Thursday 20 April 2017
Directed by Florian Henckel von Donnersmarck
Optimum Blu Ray Zone B
I got really annoyed when I missed this movie on its cinema release back in 2010. I’d seen the trailer for The Tourist about three weeks before it opened and the way it was cut together made it look just like a kind of modern remake of something like Alfred Hitchcock’s North By Northwest, with the lead actors Johnny Depp and Angelina Jolie standing in for Cary Grant and Eva Marie Saint. Alas, the movie only stayed for a week at the cinema and it coincided with a point in my life where I was obviously unable to free up the time to see it then. However, it never went out of my mind that I should get around to seeing this one day, despite the less than mixed and mostly negative reviews it got at the time.
Flash forward to late last year when I found a Blu Ray copy in my local Computer Exchange shop going for the princely sum of £1.50. I figured, with two such prestigious actors in it, I really ought to give it a go... especially at a price like this. Due to some technical difficulties at home, I ended up screening this on the same day I bought it and, I have to say, that the movie wasn’t what I was either hoping for, nor expecting.
The plot is, it has to be said, straight out of one of those old Hitchcock style thrillers, with Jolie being constantly watched by the police in case her lover, Alex, who escaped with millions of pounds belonging to a Russian mafia boss, tries to contact her. The catch is, since he’s had reconstructive surgery, neither she or the police no longer know what he looks like. If you’re sensing an end of movie twist coming this early on in the film, by the way, even from this quick summary... yeah, you’d be right. When he does send her a contact note, she is told by him to take a certain train and to pick up some guy of the same height and build to use to throw the police off their guard. However, the burnt letter used to contact her is reconstructed by the police, which is something he didn’t see coming. Or did he?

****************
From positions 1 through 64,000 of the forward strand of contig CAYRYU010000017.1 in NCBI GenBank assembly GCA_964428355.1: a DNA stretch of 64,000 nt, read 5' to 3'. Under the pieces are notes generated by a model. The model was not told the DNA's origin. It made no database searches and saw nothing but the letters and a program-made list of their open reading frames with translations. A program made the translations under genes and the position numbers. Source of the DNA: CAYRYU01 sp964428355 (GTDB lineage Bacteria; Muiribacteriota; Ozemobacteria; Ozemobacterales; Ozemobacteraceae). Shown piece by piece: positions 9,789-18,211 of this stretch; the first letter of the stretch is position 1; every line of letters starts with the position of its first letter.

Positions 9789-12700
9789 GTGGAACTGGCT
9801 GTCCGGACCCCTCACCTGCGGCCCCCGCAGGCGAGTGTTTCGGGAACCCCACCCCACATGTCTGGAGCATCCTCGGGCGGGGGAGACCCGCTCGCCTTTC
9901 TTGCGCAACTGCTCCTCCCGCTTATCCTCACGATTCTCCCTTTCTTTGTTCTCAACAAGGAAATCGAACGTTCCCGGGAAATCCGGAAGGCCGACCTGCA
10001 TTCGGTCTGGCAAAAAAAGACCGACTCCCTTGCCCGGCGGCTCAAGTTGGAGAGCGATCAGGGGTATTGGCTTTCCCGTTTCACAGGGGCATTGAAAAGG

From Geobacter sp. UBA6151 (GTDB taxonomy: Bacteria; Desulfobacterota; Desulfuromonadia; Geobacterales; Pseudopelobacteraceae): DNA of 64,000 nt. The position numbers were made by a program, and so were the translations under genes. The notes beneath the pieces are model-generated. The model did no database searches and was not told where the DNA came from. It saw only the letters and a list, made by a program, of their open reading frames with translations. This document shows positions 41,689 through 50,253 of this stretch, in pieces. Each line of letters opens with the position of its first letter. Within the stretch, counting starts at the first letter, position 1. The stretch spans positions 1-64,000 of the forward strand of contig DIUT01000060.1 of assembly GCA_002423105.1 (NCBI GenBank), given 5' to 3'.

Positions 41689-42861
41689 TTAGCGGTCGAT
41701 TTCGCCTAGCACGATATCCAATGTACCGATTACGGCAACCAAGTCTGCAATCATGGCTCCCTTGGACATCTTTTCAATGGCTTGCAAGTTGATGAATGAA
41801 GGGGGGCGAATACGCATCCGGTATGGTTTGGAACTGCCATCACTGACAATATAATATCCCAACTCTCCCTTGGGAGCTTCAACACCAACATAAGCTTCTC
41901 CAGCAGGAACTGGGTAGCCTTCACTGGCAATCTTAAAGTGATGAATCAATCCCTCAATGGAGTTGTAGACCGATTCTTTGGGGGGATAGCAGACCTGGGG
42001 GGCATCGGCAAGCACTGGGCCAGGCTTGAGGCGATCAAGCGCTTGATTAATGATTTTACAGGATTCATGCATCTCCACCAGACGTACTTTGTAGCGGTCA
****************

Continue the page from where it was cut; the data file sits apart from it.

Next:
The police, led by Paul Bettany and his boss, Timothy Dalton, are onto the fact that, when Angelina Jolie as Elise picks up Johnny Depp’s character Frank, he’s not the real deal. What nobody counts on, including Alex, is that the Russian mafia boss Reginald, played by Steven Berkoff, is also out to get Alex and, unlike the police, they believe this is the real Alex and they want their revenge... plus, you know, the money back. It’s down to Frank and Elise to charm and flirt their way around against all odds until the finale of the picture, in a twist so obvious you will see it coming from very early on in the film.
And the film is charming to an extent. The dialogue writing wouldn’t look out of place in those old 1950s romantic thrillers this movie is presumably trying so hard to invoke. Alas, the plot itself is a little too simplistic and, in all honestly, the pacing is far more sluggish than you might expect from one of these kinds of films. Also, some of the acting just seems a bit off, to be honest. Both Johnny Depp and Angelina Jolie both seem to be suffering from a distinct lack of chemistry with each other in this one which is odd, considering they’re usually both pretty amazing. Jolie is playing quite a sophisticated, intelligent femme fatale (with her own twist, as it happens) but her laid back approach to the line delivery in this seems to leave the performance just a little ‘flat’ in places. One also has to wonder just how super intelligent she is, by the way, when after being told to pick out someone of the same height and build as Alex, she manages to pick up Johnny Depp’s character when he’s not even standing up... so she is highly unlikely to know just how good a match he is, methinks.